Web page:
In this debut children’s book, two students at a special international school learn about bullying, friendship and understanding.
Dakota the dinosaur is having a hard time at school—he’s being bullied by his classmate and former best friend, Harry the horse. Although his mother presses him to tell her what’s wrong, he doesn’t reveal that every day, on the bus to school, Harry mocks him mercilessly for no apparent reason. One day, Penelope the pig hears Harry teasing Dakota, and steps in, chiding Harry for his ruthlessly mean behavior. Dakota then becomes nervous: Should he hide in the bathroom to avoid Harry? Should he go to the nurse? When Dakota is late for class and Harry calls him out, their teacher, Ms. Hippo, speaks to them both. She inquires about their former friendship, and about the endless teasing. Eventually, Harry breaks down and reveals details about his own life that he says are causing him to bully others. By the end of the day, everyone has a fresh perspective on what it means to be a friend. Henry-Johnson and Johnson’s debut has an excellent message, urging children and adults to walk a mile in other people’s shoes before judging them. It also shows how it’s far better to talk about one’s problems with a grownup or trusted friend instead of taking them out on others. It’s an important moral, especially in today’s age of cyberbullying. However, the message is diluted by the book’s middling execution, including distracting grammatical errors throughout (“its seven thirty honey”; “Moms’ must have special powers”). The book’s language may also be a bit advanced for very young readers, although parents or older readers can help fill in the blanks. On a brighter note, Asevedo’s illustrations are fun and colorful, and help to break up the long paragraphs and keep readers interested.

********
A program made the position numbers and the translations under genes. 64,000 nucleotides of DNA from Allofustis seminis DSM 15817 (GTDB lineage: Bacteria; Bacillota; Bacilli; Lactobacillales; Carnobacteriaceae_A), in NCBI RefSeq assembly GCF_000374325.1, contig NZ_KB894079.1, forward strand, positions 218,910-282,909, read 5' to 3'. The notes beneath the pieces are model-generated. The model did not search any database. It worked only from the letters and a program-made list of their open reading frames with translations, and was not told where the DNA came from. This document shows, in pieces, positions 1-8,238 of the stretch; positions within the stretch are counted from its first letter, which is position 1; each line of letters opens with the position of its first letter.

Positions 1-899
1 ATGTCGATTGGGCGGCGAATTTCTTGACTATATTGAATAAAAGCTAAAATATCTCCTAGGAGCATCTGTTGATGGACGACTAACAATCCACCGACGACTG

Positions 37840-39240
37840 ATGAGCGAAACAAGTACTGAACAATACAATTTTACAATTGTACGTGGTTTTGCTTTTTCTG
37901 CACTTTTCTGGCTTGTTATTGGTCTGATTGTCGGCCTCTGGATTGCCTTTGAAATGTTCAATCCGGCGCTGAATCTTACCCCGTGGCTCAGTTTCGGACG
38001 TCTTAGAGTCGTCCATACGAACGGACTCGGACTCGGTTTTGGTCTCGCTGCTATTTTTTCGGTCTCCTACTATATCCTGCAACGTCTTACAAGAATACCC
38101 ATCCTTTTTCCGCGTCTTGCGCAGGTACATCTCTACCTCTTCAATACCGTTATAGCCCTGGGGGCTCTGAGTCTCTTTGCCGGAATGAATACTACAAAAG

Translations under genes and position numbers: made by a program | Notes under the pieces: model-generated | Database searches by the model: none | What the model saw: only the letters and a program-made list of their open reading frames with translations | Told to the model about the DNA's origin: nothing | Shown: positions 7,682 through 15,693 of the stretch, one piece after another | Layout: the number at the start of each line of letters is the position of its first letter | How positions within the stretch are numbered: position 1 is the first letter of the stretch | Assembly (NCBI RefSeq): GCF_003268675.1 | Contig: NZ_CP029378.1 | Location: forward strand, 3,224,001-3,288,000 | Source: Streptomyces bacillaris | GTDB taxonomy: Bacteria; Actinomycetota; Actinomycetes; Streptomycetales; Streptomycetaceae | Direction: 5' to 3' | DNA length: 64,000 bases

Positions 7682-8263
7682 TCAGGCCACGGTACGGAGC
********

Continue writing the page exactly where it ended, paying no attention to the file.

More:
kids’ book with a fine message that’s obscured by uneven prose.